Divorce and the Family Partnership Farm
As a family law attorney in Wisconsin, I can state unequivocally that divorce cases involving a family farm partnership can bring about many interesting issues. One of these issues is how to properly value a farm partnership interest. This is a very brief overview the issue.
How much would you pay for 1/3 of a cow: A case for Farmer Joe.Not an uncommon scenario: Joe and his two brothers own a large dariy farm. Ann, Joe's wife has had enough of Joe's ways and files for divorce. To keep this short and simple, suppose the only thing the farm partnerhsip owns is 99 cows each valued at $1000. Ann wants to be bougth out by Joe for $16,500: 99 cows divided by 3 brothers equals 33 cows per partner; Joan's 1/2 marial interest would then be $16,500. What Joan is overlooking is that Joe actually owns 1/3 of each cow, not 33 cows. Big difference. Who wants to buy 1/3 of a cow? Attorneys handling such cases need to be aware of the appropriate discounts available to their client in just such a scenario. The most commonly used discounts are the Lack of Control Discount and the Lack of Marketability Discount. Knowing this could save Joe thousands of dollars when buying out Ann. This would be inadditon to an appropriate discount for taxes.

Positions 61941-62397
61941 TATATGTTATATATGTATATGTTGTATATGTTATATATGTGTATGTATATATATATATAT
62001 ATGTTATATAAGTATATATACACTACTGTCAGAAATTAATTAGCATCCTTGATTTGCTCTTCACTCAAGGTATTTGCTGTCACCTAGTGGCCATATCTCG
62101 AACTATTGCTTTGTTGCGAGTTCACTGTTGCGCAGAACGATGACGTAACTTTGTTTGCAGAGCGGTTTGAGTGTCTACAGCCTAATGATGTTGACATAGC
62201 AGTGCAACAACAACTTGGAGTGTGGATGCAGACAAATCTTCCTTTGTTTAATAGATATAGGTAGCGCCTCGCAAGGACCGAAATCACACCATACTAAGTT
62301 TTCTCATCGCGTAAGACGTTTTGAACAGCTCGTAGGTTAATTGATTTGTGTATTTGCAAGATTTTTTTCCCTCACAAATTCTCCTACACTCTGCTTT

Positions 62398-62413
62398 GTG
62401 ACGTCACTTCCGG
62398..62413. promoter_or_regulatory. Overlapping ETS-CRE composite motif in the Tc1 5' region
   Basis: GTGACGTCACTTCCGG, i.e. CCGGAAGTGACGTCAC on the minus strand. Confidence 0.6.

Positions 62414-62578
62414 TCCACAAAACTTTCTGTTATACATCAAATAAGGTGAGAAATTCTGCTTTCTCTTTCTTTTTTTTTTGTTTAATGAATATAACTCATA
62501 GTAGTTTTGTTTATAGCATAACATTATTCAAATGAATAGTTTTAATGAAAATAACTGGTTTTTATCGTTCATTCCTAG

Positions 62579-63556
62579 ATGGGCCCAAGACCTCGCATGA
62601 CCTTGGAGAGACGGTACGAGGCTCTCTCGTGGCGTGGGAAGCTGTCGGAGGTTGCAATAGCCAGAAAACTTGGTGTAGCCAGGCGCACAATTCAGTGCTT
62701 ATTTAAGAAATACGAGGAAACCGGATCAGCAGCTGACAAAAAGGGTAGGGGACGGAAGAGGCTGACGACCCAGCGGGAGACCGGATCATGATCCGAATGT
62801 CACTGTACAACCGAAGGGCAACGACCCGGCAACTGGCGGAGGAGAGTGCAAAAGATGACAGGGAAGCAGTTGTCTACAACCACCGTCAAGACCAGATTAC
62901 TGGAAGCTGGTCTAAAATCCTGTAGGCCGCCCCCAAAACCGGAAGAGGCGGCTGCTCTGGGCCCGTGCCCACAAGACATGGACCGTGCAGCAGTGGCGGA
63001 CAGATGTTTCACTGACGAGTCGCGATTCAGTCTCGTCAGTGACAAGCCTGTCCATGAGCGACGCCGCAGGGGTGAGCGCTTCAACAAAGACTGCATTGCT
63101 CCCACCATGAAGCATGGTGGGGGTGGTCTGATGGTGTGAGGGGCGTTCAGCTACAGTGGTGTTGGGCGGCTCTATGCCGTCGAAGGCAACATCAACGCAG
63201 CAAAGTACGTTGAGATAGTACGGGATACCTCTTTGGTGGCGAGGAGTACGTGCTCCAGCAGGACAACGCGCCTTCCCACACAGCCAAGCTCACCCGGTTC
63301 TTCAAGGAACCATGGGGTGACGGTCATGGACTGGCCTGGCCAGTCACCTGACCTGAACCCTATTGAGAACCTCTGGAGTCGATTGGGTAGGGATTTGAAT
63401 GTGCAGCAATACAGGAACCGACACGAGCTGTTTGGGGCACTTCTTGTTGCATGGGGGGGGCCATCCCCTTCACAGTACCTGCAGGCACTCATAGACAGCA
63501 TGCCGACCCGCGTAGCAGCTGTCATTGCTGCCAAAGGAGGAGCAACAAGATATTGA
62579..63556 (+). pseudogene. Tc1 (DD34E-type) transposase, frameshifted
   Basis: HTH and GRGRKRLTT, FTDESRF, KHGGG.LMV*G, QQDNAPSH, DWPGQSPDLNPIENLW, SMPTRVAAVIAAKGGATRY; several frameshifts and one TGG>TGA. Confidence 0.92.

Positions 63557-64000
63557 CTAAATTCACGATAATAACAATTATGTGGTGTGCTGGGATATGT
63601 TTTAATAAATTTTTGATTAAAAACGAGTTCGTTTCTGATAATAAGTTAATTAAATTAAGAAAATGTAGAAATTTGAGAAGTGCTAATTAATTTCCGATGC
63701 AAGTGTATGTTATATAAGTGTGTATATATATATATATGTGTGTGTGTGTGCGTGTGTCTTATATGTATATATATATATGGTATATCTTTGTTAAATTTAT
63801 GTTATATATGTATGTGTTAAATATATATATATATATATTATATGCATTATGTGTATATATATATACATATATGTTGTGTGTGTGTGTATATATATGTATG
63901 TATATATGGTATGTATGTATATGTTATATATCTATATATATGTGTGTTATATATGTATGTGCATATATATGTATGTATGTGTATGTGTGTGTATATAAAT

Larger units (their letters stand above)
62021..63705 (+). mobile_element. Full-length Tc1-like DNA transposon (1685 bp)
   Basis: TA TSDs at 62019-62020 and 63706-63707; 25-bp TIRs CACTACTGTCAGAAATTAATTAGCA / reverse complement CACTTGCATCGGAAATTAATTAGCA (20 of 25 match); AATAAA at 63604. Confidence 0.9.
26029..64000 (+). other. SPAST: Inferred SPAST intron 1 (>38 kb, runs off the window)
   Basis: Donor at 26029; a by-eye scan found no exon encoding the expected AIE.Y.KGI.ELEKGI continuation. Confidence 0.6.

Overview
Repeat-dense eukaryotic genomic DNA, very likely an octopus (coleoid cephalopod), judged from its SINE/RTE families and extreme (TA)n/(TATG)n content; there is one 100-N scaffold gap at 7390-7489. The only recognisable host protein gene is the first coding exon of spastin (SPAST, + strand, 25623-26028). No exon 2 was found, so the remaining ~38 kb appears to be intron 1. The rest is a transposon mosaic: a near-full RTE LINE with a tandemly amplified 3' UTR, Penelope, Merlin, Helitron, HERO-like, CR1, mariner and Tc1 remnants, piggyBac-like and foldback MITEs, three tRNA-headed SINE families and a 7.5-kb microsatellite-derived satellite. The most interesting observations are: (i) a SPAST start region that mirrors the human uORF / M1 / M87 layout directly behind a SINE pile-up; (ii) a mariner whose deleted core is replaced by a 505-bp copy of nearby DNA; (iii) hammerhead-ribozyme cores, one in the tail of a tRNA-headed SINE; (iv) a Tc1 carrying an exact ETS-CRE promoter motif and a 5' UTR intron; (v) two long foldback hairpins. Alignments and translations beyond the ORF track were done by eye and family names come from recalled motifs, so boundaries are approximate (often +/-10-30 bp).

How about an argument for Ann?An attorney for Ann facing this scenario may want to consider the following: if the partnership is not going to be sold (i.e. its going to the kids when we die) why should taxes be considered. Further, does the partnerhip agreement allow for a forced dissolution by any member? If so, are these valuation discounts even appropriate? These are things to consider.